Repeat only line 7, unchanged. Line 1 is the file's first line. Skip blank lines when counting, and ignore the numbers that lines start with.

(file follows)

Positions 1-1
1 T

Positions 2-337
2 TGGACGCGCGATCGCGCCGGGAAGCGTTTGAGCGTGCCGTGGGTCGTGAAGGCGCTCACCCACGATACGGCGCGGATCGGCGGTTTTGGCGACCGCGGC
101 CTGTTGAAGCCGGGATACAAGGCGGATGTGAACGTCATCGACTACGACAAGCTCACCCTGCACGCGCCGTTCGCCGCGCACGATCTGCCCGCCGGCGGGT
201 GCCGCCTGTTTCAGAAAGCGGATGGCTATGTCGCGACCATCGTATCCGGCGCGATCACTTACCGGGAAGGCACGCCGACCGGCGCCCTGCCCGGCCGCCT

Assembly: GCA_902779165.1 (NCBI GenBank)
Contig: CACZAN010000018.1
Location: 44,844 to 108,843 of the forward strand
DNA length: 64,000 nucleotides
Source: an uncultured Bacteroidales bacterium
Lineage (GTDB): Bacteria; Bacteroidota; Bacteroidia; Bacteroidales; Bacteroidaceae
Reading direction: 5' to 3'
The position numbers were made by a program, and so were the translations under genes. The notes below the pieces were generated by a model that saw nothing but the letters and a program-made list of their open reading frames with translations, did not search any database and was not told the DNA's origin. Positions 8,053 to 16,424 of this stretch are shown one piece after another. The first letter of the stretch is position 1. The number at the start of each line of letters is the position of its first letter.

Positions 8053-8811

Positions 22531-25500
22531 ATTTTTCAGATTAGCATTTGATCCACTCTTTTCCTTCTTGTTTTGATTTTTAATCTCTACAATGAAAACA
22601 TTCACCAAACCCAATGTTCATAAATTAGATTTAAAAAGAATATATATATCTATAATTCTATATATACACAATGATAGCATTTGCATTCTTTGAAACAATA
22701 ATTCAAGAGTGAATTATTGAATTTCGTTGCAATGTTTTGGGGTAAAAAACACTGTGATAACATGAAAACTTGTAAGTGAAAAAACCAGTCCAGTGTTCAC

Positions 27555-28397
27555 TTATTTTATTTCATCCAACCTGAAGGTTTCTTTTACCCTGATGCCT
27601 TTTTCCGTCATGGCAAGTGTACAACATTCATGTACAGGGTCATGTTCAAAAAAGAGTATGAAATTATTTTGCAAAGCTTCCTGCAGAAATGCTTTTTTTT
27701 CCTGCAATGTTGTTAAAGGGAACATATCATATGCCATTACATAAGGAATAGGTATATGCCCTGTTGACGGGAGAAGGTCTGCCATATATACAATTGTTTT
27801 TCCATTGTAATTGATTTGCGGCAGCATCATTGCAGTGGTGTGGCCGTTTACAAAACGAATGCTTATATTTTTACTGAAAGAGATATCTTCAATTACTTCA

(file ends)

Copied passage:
Assembly: GCA_902779165.1 (NCBI GenBank)